Wales – Anglesey AbbeyThis isle in the north of Wales often referred is to as the famous isle of Mona is commonly known as the last Celtic stronghold before the invasion of the Roman Catholics. Faces the Menai Straight and affords breathtaking scenery.
Partly due to Edward the I’s effort to bring an end to the Welsh sovereignty forged in the 13th century by the Llywelyns, Wales boasts more castles per square mile than anywhere else in the World. Listed below are some of our favorites.
Wales – Beaumaris CastleThe last and largest castle to be built by Edward I in Wales. Impressive due to its size and symmetry. Invaders faced many obstacles including a moat, a curtain wall, an inner wall and several rounded guard towers.
Wales – Caernarfon CastleModeled after Constantinople, this castle remains unfinished. Impressively set on a peninsula near the Manai Straight, highlights include the castle’s Eagle Tower overlooking the sea and the history exhibit on the ground floor.
Tel: 01286 674 369
Wales – Caerphilly CastleA spectacular moated castle located 6 miles north of Cardiff. This remarkable castle covers more than 30 acres. A running exhibition in the outer gatehouse narrates the story of the castle and surrounding areas.
Wales – Cardiff CastleIn south Wales, construction of Cardiff Castle spaned several architectural periods. Highlights include a medieval clock tower and an array of Victorian modifications.
If you work up an appetite trekking through ancient ruins, check out the Celtic Cauldron across the way, which serves up a delectable array of Celtic fare. (www.celtic-cauldron.co.uk)
Wales – Conwy CastleDramatically perched on a cliff overlooking the sea and completed in 1287, Conwy’s most impressive features include eight guard towers.
Tel: 01492 592 358
A British built Roman fortress settlement; Caerleon is not to be missed. From 74 AD, Caerleon not only served as a military fortress but also a town complete with a stone ampitheater, which housed blood sports and gladiator combat. Caerleon is widely regarded as one of the most important military sites in Europe. Legend speculates that Caerleon was the site of King Arthur’s Camelot.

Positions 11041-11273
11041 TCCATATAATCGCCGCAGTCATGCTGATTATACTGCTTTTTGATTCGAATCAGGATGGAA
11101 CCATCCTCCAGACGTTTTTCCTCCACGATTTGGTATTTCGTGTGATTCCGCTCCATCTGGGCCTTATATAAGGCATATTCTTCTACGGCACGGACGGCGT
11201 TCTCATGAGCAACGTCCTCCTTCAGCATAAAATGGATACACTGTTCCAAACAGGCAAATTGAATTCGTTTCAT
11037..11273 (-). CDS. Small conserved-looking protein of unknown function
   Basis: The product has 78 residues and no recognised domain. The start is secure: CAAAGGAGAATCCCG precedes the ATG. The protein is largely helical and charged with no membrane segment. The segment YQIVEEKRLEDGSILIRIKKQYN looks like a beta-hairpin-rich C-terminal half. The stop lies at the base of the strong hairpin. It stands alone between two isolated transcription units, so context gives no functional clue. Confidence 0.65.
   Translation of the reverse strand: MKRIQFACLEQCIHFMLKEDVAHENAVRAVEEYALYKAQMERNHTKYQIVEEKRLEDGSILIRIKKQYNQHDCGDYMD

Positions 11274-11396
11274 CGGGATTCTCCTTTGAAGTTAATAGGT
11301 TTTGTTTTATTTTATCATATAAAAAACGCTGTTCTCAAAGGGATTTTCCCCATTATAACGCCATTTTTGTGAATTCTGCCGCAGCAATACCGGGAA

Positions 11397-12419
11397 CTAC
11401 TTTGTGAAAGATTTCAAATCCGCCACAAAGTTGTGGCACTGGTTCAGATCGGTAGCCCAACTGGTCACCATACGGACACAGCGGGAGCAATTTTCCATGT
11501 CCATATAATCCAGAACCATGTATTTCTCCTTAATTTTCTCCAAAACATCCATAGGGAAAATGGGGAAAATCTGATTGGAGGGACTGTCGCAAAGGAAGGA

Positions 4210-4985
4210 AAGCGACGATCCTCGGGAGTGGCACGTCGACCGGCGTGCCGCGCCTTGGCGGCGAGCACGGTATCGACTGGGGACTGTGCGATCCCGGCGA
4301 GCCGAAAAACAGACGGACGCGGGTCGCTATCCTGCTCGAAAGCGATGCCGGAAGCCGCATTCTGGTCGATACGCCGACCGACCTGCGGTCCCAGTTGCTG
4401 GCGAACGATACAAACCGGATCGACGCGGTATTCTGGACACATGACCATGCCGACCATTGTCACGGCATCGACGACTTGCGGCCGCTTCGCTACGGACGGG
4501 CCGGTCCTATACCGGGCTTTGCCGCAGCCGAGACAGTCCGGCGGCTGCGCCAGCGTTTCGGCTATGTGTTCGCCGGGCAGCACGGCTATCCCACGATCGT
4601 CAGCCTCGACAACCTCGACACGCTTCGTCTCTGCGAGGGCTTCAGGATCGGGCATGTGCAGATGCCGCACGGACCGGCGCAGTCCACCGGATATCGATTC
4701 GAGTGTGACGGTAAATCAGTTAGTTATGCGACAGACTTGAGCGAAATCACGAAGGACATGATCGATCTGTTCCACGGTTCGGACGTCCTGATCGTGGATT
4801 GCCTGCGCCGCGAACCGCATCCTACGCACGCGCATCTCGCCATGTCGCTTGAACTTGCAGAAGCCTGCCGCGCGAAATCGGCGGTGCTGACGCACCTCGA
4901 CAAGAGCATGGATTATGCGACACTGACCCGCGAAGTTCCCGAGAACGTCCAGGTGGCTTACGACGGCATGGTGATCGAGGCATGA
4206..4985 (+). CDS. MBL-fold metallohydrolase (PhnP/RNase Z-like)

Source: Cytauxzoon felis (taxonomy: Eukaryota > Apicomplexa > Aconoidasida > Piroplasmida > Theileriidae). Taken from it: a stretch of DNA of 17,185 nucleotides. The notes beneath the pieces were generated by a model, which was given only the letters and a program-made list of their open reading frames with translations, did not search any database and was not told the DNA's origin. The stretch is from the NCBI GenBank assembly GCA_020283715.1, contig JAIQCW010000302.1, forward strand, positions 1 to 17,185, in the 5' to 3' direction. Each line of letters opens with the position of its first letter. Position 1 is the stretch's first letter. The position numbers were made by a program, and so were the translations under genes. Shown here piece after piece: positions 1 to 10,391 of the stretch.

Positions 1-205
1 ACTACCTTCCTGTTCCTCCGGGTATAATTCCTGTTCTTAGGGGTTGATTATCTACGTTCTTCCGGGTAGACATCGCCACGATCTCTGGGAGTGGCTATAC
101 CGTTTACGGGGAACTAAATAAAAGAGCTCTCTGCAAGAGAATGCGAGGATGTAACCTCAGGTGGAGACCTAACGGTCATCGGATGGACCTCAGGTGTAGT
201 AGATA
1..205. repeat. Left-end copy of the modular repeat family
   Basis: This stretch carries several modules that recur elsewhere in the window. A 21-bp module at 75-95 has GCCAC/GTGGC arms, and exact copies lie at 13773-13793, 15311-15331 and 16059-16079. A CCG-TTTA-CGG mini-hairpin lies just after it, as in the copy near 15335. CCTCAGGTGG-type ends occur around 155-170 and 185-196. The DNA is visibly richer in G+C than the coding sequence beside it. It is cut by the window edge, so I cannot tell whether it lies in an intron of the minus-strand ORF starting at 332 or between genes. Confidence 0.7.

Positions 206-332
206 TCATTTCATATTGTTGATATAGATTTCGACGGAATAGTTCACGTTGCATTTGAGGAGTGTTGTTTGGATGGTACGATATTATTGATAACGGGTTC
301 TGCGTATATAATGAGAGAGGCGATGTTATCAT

Wales – Tintern AbbeyOne of Wales’ most popular attractions, founded in 1131 by Cistercian monks, the magnificent Tintern Abbey and its setting amidst the forested Wye Valley has long been the inspiration of artists such as Wordsworth and Turner.
Closed: Dec 24 – 26 and Jan 1
Tel: 01291 689251
St. David’s Cathedral
Saint David, one of the founders of the Celtic Christian church and the patron saint of Wales, founded a monastery in southwest Wales around 550. It later became one of the most important Christian places of worship. Points of interest include the great hall, the cathedral which was such an important pilgramage destination that three visits here were seen to equal one to Jerusalem, and the nave which features a remarkable stained glass window and ornate oak ceiling.
Swansea and the Gower Penninsula
Birthplace of Wales’ famous son, Dylan Thomas, Swansea is Wales’ second city (after Cardiff) and is picturesquely set along an ample bay. The city maintains an authentic Welsh feeling – from the outdoor food market filled with traditional Welsh treats such as laverbread and locally caught cockles and the Maritime Quarter which houses several impressive musuems and galleries.